When a new group calling for 'a Church that fully embraces everyone and anyone, giving a warm and sincere welcome to all' is launched, what's not to like?
In these days of partisanship and division, shouldn't we all be getting behind such an initiative? And how could anyone apart from the most querulous and unreasonable sort of person have any concerns at all? Sad to say, though, that a closer look at this new coalition – which is called 'Mosaic' – brings with it significant questions and worries.
Mosaic stands for 'Movement of Supporting Anglicans for an Inclusive Church' – as opposed to anything to do with Moses, who might well raise an eyebrow at one or two of the things it claims to represent. According to its own press release, 'the movement aims to have a presence in each diocese of the Church of England, where it will work with local clergy and laity on projects that promote inclusion for all those who are currently marginalised by the Church of England – whether that be due to race, ability, sexuality, gender or gender identity'.
So why would anyone possibly have any argument with that? Well, here are a couple of things that certainly came to my mind as I read through the full text of that release.
1. It claims to be inclusive – but isn't it in fact exclusive?
Canon Tim Goode, co-chair of the new group and member of the Archbishops' Council, says: 'I am delighted that we have been able to bring together such a broad coalition of leaders who represent the full range of marginalised groups within the Church of England.' Did you clock that? This is not just some marginalised groups within the C of E, but – get this – 'the full range' of such groups, in toto.
So if you are not among those designated 'marginalised' by this definitive pronouncement, you might think or even feel you are marginalised – but you need to be clear: you're wrong! Poor old you, how could you be so deluded? For Mosaic represents 'the full range' of marginalised groups – so tough luck to you if you mistakenly think you might also be counted as such.
No space, then, for the very definitely marginalised conservative evangelicals who, promised 'mutual flourishing' by the Church of England, are still wondering when any regular diocesan or suffragan bishop who teaches their theology is ever going to be appointed. No, I am afraid you are not the right sort of 'marginalised' Christian to count with Mosaic.
And no space, then, for any of the leaders of Living Out, the group of same-sex attracted Christians who actually not only teach but live out the traditional teaching of the worldwide holy catholic church when it comes to matters of sex and sexuality. No, I'm afraid you're just the wrong sort of gay person and should you feel marginalised at all in current debates, then I'm sorry to say that's because you're clearly mistaken and obviously not worthy of inclusion.
2. It claims to represent the marginalised – but isn't its leadership hierarchical and elitist?
Let's just run our eyes down the Steering Group here... So far as I can see, having looked at their pictures and checked their available online biographies, they are all ordained, and all white (though one was born in Canada and one in Germany). It is true that one of the eight patrons (seven of whom are also ordained) is from an ethnic minority group, but of course it is the steering group who in practice will run things.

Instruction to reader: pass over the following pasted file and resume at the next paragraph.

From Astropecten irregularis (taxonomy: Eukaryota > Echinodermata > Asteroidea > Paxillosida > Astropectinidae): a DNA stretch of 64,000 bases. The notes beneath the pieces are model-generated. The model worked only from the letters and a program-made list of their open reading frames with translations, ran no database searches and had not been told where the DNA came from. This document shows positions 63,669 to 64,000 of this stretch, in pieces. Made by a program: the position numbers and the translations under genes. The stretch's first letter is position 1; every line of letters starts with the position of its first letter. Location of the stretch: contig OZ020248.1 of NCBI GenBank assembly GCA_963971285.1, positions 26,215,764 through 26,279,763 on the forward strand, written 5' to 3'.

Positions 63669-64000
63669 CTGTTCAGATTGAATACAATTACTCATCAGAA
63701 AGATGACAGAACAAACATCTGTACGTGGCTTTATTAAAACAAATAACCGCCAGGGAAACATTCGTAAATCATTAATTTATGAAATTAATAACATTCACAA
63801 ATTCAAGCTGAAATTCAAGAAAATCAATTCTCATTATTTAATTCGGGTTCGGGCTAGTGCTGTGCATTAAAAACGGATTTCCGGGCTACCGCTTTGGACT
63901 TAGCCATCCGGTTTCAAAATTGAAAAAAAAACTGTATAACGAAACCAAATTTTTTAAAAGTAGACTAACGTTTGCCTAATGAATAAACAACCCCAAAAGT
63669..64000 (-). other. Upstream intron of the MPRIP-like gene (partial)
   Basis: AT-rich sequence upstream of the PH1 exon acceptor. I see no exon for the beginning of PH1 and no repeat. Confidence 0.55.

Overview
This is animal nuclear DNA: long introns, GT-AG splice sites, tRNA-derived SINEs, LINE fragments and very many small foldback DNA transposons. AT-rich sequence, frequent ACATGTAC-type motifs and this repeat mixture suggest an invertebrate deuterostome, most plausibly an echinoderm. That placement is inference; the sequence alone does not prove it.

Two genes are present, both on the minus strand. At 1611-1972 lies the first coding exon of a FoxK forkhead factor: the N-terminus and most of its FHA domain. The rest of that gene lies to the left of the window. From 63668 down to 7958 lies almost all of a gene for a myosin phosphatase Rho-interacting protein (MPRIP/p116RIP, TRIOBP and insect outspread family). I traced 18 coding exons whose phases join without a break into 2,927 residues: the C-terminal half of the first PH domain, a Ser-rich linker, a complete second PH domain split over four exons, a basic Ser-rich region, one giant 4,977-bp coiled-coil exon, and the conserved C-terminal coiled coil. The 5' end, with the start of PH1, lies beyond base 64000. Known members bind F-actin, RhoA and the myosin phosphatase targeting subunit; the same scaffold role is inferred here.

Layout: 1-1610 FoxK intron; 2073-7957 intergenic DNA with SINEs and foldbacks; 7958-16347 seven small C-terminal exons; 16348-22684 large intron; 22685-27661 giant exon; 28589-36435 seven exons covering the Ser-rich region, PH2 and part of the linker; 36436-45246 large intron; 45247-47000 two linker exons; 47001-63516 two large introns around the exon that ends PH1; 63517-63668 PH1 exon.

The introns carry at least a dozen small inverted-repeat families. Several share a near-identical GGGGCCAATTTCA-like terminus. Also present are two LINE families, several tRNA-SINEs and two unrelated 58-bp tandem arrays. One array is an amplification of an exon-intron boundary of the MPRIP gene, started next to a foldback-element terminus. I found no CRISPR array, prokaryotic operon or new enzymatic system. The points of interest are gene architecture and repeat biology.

Remember, folks, these are the 'leaders who represent the full range of marginalised groups,' according to the group's own co-chair, including those marginalised due to race. If you are a black or ethnic minority Christian in the Church of England, these are your new leaders. I hope you got the memo telling you – or perhaps you forgot to vote in whatever election was held to choose these 'leaders'? Oh, hang on a sec... They're self-appointed, of course!
If you're thinking that this smacks faintly of a slightly colonial attitude then you are a very naughty person and should stop thinking such things at once. And if you're not ordained, perchance, then remember that you're not qualified to be a proper leader as that can only done by people with important titles such as 'Ven', 'Rev' or 'Canon'.
Interestingly, on the 'Thinking Anglicans' website, Mosaic co-chair Trevor Wyatt himself admits that he 'wants to see more BAME representation' and appeals for anyone interested to e-mail him. This in response to an ethnic minority Christian who wrote: 'No BAME person seems to be included in the initial core discussions or leadership group. As a BAME person I find this unacceptable and for far too long we have white middle class clergy / laity seeking to represent BAME concerns.' Just possibly Mosaic might have thought about this a little earlier on, maybe?
Let us compare and contrast Mosaic, just briefly, with recent actions of the Church of England Evangelical Council (CEEC). The CEEC video 'The Beautiful Story' on same-sex issues, for example, was fronted by a BAME person, as well as featuring members of Living Out. Tick – more inclusive than Mosaic. And let us have a look at 'ONE,' the CEEC video on race, which included contributors with a wide range of ethnic diversity. Tick – more inclusive than Mosaic.
Perhaps some of Mosaic's steering group could phone them up and see if they'd like to join in with their gang... But I think we can all guess what the answer will be...
And that, of course, is the thing about being genuinely inclusive. If you're going to talk the talk, you need to walk the walk.
At the moment, Mosaic looks less like an embodiment of the cause of genuine diversity, and more like an embarrassment to it.
David Baker is a Church of England minister, Contributing Editor at Christian Today, and Senior Editor of Evangelicals Now.